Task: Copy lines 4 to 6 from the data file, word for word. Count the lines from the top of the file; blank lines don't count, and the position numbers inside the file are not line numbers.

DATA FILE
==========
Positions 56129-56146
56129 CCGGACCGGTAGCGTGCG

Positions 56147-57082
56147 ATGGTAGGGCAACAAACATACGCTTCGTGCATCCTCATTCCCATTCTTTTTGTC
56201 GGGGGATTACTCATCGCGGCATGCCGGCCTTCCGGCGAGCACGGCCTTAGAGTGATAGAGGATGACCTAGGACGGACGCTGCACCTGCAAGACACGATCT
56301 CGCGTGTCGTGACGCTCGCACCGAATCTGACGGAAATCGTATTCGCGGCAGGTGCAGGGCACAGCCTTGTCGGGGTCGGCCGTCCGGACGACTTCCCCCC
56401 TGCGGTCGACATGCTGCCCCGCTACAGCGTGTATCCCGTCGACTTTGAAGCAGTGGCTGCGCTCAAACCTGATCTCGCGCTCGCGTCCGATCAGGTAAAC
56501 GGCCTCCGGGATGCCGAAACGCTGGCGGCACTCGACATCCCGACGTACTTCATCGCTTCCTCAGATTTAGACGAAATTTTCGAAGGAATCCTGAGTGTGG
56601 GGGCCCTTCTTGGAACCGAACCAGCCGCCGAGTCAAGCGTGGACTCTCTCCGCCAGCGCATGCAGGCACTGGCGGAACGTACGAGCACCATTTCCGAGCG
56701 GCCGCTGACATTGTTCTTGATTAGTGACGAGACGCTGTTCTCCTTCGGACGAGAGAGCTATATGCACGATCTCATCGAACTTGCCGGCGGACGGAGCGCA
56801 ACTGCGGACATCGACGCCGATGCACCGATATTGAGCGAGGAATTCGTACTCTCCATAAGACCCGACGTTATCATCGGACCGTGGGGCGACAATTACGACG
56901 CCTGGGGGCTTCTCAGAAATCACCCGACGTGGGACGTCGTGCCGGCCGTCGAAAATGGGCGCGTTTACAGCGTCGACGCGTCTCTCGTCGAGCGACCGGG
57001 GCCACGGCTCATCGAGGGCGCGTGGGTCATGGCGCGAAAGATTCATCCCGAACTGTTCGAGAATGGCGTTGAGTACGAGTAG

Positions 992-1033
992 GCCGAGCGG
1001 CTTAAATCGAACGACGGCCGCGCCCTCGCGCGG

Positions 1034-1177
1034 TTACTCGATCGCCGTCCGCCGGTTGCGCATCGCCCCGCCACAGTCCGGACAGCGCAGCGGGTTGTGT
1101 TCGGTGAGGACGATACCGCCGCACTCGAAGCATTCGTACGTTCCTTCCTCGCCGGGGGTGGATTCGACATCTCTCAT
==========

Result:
56147 ATGGTAGGGCAACAAACATACGCTTCGTGCATCCTCATTCCCATTCTTTTTGTC
56201 GGGGGATTACTCATCGCGGCATGCCGGCCTTCCGGCGAGCACGGCCTTAGAGTGATAGAGGATGACCTAGGACGGACGCTGCACCTGCAAGACACGATCT
56301 CGCGTGTCGTGACGCTCGCACCGAATCTGACGGAAATCGTATTCGCGGCAGGTGCAGGGCACAGCCTTGTCGGGGTCGGCCGTCCGGACGACTTCCCCCC